Buddy, Can You Spare A Rib?

Virginia is bracing for record-breaking snowstorms tomorrow, but I’m still basking in the glow of a fun backpacking trip last weekend with my friend KB. We went to Brown’s Hollow, near New Market, Virginia, and we had a fabulous hike. We also cooked up a storm, and once again our frybake dutch oven came in very handy. Past frybake meals have included lasagna, cheesecake, enchiladas, even Baked Alaska, but we’ve never deep-fried anything–until this weekend.

Barbecued ribs have always been a favorite dish, but a dish that typically takes hours–which is completely impractical in the backcountry. But deep-frying offered a shortcut, so we decided to give it a try. To make it happen, we brought along a rack of pork ribs (of course), two cups of peanut oil, and some extra stove fuel. We used a recipe for beef ribs that we adapted a bit, and in true Eiger Sanction tradition I was smart enough to get KB to carry the ribs.

Brown’s Hollow is a great hike along a beautiful stream, complete with cascades and beautiful views as well as some interesting rock formations. And, like much of the Blue Ridge Mountains in Virginia, it offers both geological as well as human history.

The hollow was named after the family of former Old Rag postmaster William Brown, whose ancestors lived in the valley through the 1800s. Life could be a challenge in those days, but much of the recorded history is decidedly upbeat. One of William Brown’s descendants shared that his family “may have been poor people, but compare them to the people in the soup lines in the Depression. They grew everything they needed, except coffee and sugar.” Food for thought.

William Brown
William Brown

After a really nice hike on a well marked trail, we dropped our packs, set up camp, and headed up to the saddle of Brown’s Mountain. Once back at camp, dinner started in earnest with bacon-wrapped stuffed dates (hey, why not?) and then we baked some cornbread (also in a frybake, of course).

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While the cornbread was baking, we heated the peanut oil to 350 Fahrenheit (our MSR Dragonfly stove was a key, as was a small instant-read thermometer) and got busy with the ribs.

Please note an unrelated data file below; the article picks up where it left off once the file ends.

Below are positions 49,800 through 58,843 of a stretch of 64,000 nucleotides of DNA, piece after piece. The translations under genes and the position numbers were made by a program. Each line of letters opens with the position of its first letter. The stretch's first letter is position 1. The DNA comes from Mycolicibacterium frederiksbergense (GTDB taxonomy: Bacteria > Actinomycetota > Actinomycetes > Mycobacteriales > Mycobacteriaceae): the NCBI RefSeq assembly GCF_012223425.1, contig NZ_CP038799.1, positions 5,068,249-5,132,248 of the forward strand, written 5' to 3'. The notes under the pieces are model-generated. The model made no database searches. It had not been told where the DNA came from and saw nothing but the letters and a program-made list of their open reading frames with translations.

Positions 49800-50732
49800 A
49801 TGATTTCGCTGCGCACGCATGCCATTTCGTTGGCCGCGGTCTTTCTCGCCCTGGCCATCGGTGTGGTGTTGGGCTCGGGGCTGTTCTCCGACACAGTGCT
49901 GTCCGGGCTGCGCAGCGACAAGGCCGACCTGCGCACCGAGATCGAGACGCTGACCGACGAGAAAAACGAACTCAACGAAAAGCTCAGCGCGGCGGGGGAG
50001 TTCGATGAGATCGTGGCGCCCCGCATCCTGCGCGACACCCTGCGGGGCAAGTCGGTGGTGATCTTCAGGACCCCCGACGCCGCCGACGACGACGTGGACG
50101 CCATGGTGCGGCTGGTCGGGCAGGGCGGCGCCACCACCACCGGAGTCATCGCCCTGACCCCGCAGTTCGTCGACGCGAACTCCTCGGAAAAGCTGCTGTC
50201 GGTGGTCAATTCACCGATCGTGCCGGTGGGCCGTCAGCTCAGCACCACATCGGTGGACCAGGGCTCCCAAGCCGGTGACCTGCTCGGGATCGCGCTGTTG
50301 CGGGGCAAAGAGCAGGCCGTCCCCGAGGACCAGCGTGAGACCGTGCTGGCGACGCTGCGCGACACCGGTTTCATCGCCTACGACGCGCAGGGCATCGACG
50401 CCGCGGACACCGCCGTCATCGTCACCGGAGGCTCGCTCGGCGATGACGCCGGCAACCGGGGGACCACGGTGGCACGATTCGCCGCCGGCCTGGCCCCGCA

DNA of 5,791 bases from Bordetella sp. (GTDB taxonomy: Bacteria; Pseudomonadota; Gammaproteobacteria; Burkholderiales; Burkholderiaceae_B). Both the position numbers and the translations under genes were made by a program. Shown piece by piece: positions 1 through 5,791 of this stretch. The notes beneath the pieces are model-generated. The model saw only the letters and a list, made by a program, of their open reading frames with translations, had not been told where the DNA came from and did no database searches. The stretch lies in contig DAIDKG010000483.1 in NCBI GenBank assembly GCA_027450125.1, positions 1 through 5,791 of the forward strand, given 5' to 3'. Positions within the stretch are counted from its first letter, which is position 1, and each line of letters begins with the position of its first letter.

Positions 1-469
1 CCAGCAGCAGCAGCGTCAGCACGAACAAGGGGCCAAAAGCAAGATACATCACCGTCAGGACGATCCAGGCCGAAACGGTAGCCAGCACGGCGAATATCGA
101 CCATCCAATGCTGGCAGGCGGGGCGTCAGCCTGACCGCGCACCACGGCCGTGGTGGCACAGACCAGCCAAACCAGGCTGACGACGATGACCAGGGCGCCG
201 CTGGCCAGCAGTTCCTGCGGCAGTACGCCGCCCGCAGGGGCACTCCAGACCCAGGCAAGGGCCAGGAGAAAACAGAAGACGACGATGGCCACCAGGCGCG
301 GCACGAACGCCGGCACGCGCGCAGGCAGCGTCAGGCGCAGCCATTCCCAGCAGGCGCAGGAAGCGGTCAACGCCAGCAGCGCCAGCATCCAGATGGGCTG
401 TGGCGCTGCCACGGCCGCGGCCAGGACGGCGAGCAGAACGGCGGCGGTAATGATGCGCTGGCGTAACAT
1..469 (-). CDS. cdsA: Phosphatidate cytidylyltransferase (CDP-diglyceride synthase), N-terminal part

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Jose-Andres
Chef José Andrés

It was tricky to maintain the temperature of the oil on such a cold night, but in the end it worked out just fine. In addition to the cornbread, we cooked up some beans, and we topped things off with some Crown Royal and Swiss chocolate. Celebrity chefs like José Andrés couldn’t have done it better (ok, so actually José could’ve done better. Much better. But let’s see him hike.). 

Brown’s Hollow was a new destination and fried ribs was a new recipe, but both proved to be good choices. We also enjoyed the chilly weather, with lows in the 20s and a dusting of snow. The cold seemed like an invitation to shamelessly consume a lot of calories, a task that we took very seriously.

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Adventures with KB, a great friend for nearly 30 years, are always fun. We had a nice hike, we stayed warm enough, we shared a lot of laughs, and we ate well. Sure, our pants are fitting a little tighter, but isn’t that the point? (ok, don’t answer that).

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2 thoughts on “Buddy, Can You Spare A Rib?

    • souzzchef January 21, 2016 / 11:43 pm

      About 10 minutes to fry a rib, pretty amazing. It is, after all, called a frybake, right? 🙂

      Like

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